Medicating your cat is not an enjoyable experience for you or your furry feline. Pills are especially problematic, and most cats will bite, scratch and fight in an effort to free themselves from your medication-motivated grasp. A few simple tricks will transform pill time from nightmare into routine habit.
In Her Food
Ask your vet if it’s safe to disguise the pill in your cat’s food. Some medicines are designed to be taken on an empty stomach, and giving it with food may cause an upset tummy. Spoon a small scoop of soft cat food into a bowl, and place the pill in the middle of the food. Add another dab of food on top to hide the pill and set the food out for the cat. Watch her closely to make sure she eats the pill. If it’s a big pill, cut it in half with a pill cutter and feed her one bit at a time.
If ordinary cat food isn’t doing the trick, it’s time to up the ante. Wrap the pill in a small piece of a tasty treat such as cooked chicken or a bit of soft cheese. Cow’s milk in large doses can make your cat sick, but a fingertip-sized bit shouldn’t bother her tummy. Call the kitty to you and give her the little surprise. If she spits the pill out, cut it up into tiny bits and give each piece in a separate treat.
Smash It Up
Many kitties don’t like the hard texture of pills and will spit them out as soon as they bite down. If your kitty is a spitter, grind the pill up and sprinkle the powder over wet cat food. Spread a little food in the bottom of a shallow bowl and add the powder to the food. Mix it up with a spoon and give it to your hungry kitty. Feed her the medicated mush in place of her normal rations, giving her more food only after she’s eaten all the medicine.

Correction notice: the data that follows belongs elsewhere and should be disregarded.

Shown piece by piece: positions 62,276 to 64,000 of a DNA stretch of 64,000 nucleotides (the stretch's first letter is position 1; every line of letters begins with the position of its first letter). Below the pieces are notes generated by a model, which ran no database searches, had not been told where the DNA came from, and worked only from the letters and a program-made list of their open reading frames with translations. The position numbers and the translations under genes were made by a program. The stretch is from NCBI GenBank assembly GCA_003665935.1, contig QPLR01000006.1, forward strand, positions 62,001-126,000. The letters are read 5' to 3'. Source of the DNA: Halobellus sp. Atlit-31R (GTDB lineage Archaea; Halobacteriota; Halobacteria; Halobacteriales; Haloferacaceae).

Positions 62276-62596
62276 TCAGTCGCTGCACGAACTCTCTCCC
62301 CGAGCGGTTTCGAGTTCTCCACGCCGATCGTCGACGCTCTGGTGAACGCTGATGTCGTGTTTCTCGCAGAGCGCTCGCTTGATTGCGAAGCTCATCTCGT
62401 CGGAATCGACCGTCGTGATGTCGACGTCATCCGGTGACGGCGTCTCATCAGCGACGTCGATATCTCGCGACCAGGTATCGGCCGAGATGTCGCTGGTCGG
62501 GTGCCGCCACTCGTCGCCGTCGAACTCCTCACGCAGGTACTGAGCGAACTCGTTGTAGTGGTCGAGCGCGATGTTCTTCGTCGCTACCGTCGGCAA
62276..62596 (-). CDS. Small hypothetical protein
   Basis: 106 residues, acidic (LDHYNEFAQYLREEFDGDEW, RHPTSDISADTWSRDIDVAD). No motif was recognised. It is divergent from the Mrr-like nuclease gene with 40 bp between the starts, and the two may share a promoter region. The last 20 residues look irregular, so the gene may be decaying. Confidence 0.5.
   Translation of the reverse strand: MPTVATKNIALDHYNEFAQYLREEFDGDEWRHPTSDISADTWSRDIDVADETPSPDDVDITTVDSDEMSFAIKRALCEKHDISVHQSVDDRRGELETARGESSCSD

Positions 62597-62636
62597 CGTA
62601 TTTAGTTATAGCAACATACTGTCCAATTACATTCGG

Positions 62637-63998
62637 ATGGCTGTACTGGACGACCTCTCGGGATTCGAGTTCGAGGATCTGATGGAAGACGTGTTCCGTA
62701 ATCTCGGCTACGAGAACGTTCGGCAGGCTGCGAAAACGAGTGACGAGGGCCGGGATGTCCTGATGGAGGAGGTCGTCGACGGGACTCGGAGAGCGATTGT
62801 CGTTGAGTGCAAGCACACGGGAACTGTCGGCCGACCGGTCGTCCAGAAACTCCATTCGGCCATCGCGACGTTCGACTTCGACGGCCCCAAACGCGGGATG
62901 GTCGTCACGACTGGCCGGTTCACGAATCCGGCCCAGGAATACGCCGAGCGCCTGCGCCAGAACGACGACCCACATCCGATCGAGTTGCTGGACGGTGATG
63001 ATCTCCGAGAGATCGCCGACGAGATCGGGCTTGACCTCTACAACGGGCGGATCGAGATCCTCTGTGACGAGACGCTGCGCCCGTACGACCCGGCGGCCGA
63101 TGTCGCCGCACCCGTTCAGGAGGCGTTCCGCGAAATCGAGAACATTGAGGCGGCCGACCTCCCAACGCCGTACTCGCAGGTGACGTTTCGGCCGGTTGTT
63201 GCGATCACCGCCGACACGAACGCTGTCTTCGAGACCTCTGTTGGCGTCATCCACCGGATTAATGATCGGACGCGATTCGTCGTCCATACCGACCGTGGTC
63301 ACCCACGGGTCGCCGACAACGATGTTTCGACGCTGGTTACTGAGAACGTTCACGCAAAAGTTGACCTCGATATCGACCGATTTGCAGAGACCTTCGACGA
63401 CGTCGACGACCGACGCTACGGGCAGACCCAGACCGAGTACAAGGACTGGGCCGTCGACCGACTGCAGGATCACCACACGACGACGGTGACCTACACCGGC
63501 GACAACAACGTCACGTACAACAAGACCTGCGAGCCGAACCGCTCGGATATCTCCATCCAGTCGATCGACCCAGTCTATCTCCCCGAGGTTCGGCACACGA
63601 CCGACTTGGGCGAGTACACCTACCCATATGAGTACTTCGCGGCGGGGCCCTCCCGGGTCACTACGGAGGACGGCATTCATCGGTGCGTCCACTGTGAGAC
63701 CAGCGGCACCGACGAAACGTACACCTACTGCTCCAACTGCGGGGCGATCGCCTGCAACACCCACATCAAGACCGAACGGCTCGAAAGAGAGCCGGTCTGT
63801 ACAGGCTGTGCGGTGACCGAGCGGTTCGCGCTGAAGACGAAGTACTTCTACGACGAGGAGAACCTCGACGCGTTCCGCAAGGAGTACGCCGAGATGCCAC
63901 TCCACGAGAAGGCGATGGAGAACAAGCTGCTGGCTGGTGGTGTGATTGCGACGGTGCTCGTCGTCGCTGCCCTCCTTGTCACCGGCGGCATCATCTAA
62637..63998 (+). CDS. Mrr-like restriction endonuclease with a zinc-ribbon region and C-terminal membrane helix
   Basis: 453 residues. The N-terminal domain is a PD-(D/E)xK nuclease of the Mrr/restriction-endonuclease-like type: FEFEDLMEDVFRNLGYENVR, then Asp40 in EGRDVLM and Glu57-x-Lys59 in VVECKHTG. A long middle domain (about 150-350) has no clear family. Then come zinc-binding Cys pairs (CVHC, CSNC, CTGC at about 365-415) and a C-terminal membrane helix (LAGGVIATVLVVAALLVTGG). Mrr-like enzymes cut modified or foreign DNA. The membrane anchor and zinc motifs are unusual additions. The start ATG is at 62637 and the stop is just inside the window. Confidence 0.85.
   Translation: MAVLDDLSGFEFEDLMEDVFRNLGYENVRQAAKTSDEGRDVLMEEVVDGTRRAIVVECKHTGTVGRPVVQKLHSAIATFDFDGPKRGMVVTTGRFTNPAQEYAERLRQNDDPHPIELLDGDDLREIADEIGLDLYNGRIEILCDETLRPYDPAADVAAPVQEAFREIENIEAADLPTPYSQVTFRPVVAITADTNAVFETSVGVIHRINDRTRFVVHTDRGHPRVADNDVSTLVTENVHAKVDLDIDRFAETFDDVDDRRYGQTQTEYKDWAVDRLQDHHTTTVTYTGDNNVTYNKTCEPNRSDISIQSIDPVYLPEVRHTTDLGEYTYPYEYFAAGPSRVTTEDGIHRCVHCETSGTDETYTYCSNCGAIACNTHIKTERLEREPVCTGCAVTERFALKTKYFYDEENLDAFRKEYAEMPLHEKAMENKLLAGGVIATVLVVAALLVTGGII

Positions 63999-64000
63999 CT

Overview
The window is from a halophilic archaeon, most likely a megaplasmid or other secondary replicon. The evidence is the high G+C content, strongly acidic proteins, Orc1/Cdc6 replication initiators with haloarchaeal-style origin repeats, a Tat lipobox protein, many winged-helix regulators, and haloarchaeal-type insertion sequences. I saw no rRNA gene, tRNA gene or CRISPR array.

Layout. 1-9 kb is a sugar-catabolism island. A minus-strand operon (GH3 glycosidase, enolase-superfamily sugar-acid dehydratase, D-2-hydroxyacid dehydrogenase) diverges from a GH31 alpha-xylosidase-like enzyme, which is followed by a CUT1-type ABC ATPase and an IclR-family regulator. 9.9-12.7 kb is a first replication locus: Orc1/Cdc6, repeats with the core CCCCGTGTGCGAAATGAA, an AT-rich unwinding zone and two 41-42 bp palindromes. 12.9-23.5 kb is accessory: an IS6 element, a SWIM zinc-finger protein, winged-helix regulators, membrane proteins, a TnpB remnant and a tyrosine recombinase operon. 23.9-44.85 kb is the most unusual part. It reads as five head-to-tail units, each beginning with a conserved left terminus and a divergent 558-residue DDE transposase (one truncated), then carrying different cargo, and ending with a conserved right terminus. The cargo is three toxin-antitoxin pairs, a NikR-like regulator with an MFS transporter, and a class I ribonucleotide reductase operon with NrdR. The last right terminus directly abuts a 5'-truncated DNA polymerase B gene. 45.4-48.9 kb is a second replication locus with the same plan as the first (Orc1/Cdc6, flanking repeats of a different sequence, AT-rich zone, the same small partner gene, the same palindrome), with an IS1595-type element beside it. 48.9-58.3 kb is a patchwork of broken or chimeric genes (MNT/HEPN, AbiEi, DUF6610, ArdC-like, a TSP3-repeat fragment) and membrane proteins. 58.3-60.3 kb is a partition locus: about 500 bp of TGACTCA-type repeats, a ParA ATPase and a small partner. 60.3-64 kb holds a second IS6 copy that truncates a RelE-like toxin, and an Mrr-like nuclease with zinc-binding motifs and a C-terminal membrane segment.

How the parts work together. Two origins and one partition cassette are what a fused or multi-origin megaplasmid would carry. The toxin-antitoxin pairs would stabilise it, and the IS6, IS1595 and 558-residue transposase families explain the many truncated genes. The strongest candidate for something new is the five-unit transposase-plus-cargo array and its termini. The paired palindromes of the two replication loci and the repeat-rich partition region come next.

A soft-tipped pill dispenser may be your last resort for a stubborn kitty. These tiny tubes are designed to push the pill far back on the cat’s tongue, forcing her to swallow it before she can spit it out. Insert the pill into the small opening at the base of the dispenser and wrap your cat up in a towel. Open the cat’s mouth gently and place the tip of the dispenser on the back of her tongue. Press down on the plunger to pop the pill into her mouth and hold her mouth closed for a few seconds. She won’t be a happy kitty, so be careful when you turn her loose.
Always check with your veterinarian before changing your pet’s diet, medication, or physical activity routines. This information is not a substitute for a vet’s opinion.
Louise Lawson has been a published author and editor for more than 10 years. Lawson specializes in pet and food-related articles, utilizing her 15 years as a sous chef and as a dog breeder, handler and trainer to produce pieces for online and print publications.